Techcrunch has reported that Facebook has discreetly been deleting CEO Mark Zukerberg’s messages, that he had sent via Messenger. Whilst the average Facebook user, traditionally cannot retract the messages that they send fellow users, this was precisely what Facebook did back in 2010, unbeknown to the recipient. These sources have been confirmed through ‘proof of receipts’ that were shown to Techcrunch, that clearly show old Facebook users  in conversation with Zukerberg. The difference however, is that whilst Zukerberg’s replies have been deleted from the sources’ inboxes, their own messages to him, have remained.

When quizzed on these findings, Facebook released the following statement justifying their actions in the name of corporate security:

“After Sony Pictures’ emails were hacked in 2014 we made a number of changes to protect our executives’ communications. These included limiting the retention period for Mark’s messages in Messenger. We did so in full compliance with our legal obligations to preserve messages.”

 

The deleting of messages was never publicly declared nor were the recipients informed privately, which suggests that Facebook had not been keen to bring this to the general public’s attention, highlighting whether this was in fact another breach of user trust. Consumer trust in Facebook has been somewhat fraught in recent weeks, in light of one of the social network’s largest data breaches in history, that has seen over 80 million people had their personal information harvested by Cambridge Analytica, through an app called ‘thisisyourdigitallife’.

 

The Future of Facebook Messenger

Currently, Facebook offers a ‘Secret Conversation’ option, in which users can set a timer on messages, that alerts all parties in the thread, that after a certain amount of time, the message will expire and be erased. However, the future of Messenger, will see Facebook working towards a far more secretive online messaging forum, that will allow users the option of unsending messages that they have sent to friends online, disappearing from both their threads even after the message has been seen and read by both parties.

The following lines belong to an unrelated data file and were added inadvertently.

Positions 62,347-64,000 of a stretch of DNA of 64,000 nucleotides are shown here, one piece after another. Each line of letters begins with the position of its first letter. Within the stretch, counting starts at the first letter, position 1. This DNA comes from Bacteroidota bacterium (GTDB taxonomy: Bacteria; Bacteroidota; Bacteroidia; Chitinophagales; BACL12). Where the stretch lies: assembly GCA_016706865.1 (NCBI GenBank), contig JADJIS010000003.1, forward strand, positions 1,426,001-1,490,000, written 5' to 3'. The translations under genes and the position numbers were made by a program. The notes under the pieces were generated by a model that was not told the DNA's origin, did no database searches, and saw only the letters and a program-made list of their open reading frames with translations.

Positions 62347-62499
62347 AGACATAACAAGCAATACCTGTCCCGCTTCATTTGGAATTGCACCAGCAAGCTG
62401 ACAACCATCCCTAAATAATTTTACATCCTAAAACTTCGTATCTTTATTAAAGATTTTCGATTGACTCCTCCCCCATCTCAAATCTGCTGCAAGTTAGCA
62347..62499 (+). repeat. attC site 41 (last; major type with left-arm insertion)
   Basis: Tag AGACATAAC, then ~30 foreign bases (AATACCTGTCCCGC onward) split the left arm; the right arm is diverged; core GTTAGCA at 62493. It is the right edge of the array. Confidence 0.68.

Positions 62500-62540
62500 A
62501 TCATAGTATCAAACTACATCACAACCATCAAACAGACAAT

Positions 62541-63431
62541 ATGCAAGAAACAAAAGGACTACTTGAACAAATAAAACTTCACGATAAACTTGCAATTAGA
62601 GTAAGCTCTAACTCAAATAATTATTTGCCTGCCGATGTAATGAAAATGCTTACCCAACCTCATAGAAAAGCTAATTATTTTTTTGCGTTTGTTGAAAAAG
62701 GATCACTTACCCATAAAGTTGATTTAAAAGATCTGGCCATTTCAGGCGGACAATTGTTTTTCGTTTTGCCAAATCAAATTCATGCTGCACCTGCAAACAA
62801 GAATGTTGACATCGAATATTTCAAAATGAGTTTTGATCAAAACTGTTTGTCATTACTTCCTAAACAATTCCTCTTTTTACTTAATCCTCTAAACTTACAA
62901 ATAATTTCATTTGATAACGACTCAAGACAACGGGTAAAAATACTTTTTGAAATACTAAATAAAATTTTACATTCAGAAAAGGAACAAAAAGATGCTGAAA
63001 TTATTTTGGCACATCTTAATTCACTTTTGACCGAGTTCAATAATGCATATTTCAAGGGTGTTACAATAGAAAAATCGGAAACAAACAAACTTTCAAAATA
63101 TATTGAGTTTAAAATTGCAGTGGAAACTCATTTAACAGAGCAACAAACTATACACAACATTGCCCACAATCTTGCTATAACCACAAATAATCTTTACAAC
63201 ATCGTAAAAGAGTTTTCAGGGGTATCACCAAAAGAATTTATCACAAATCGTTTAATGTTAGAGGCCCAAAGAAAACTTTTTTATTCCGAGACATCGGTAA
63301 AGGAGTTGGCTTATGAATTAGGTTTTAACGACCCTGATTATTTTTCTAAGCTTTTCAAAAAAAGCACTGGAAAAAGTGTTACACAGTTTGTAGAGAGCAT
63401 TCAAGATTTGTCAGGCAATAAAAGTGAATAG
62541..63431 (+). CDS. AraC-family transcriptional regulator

In a statement released to several publications, Facebook has said:

‘We have discussed this feature several times. And people using our secret message feature in the encrypted version of Messenger have the ability to set a timer — and have their messages automatically deleted. We will now be making a broader delete message feature available. This may take some time. And until this feature is ready, we will no longer be deleting any executives’ messages. We should have done this sooner — and we’re sorry that we did not’.

This will not be the first product that Facebook has implemented an unsend feature, with Whatsapp allowing users to revoke messages to their contacts within a short time period, since last year.

What will this mean for law enforcement?

If these plans go ahead, it will undoubtedly cause havoc on law enforcement, who rely on messages sent between users, as a reliable source of evidence, whether that may be the contents of the message or the time in which the messages were sent. For example, sexual harassment victims, trying to gather proof of their ordeals, may suddenly find that all the messages that they previously had been bombarded with by their perpetrators are suddenly deleted, resulting in them not having a case against them.

 

If the unsend feature is put into place, it is still early doors to know just what reaction it will cause amongst the social network’s users. Perhaps, it would be unwise for the social giant to enforce a product that promotes further secrecy, when consumer trust in their services is already falling into rapid decline and there is still more information regarding the Cambridge Analytica data breach yet to come to the surface. What is certain, is that Facebook needs to start implementing some serious damage control in order to restore faith into a brand that on a surface, once promised to quite simply ‘connect’ you to your friends.

 

 

C. Moncrieff